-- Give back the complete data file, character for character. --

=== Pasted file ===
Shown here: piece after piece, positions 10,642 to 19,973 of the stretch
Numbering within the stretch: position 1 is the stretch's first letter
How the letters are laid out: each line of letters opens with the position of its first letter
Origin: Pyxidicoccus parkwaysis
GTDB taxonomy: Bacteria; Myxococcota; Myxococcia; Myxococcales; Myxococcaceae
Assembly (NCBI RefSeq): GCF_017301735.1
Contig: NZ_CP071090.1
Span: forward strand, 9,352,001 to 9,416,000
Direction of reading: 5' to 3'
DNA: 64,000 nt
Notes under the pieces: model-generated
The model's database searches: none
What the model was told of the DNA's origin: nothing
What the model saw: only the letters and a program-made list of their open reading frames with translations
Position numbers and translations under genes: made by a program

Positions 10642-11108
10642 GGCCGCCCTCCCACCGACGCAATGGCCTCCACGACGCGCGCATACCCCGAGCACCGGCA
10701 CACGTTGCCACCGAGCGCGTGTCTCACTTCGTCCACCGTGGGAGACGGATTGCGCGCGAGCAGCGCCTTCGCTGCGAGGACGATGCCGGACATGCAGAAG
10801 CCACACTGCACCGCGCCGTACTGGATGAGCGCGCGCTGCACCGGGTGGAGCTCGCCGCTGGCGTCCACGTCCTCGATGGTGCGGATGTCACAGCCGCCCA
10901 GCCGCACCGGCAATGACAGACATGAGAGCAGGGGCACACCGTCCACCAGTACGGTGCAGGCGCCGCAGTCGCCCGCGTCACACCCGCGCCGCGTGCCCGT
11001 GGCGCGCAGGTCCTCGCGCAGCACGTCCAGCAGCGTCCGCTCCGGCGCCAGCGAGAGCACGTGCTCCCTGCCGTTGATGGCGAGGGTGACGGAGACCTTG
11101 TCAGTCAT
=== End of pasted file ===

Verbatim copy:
Shown here: piece after piece, positions 10,642 to 19,973 of the stretch
Numbering within the stretch: position 1 is the stretch's first letter
How the letters are laid out: each line of letters opens with the position of its first letter
Origin: Pyxidicoccus parkwaysis
GTDB taxonomy: Bacteria; Myxococcota; Myxococcia; Myxococcales; Myxococcaceae
Assembly (NCBI RefSeq): GCF_017301735.1
Contig: NZ_CP071090.1
Span: forward strand, 9,352,001 to 9,416,000
Direction of reading: 5' to 3'
DNA: 64,000 nt
Notes under the pieces: model-generated
The model's database searches: none
What the model was told of the DNA's origin: nothing
What the model saw: only the letters and a program-made list of their open reading frames with translations
Position numbers and translations under genes: made by a program

Positions 10642-11108
10642 GGCCGCCCTCCCACCGACGCAATGGCCTCCACGACGCGCGCATACCCCGAGCACCGGCA
10701 CACGTTGCCACCGAGCGCGTGTCTCACTTCGTCCACCGTGGGAGACGGATTGCGCGCGAGCAGCGCCTTCGCTGCGAGGACGATGCCGGACATGCAGAAG
10801 CCACACTGCACCGCGCCGTACTGGATGAGCGCGCGCTGCACCGGGTGGAGCTCGCCGCTGGCGTCCACGTCCTCGATGGTGCGGATGTCACAGCCGCCCA
10901 GCCGCACCGGCAATGACAGACATGAGAGCAGGGGCACACCGTCCACCAGTACGGTGCAGGCGCCGCAGTCGCCCGCGTCACACCCGCGCCGCGTGCCCGT
11001 GGCGCGCAGGTCCTCGCGCAGCACGTCCAGCAGCGTCCGCTCCGGCGCCAGCGAGAGCACGTGCTCCCTGCCGTTGATGGCGAGGGTGACGGAGACCTTG
11101 TCAGTCAT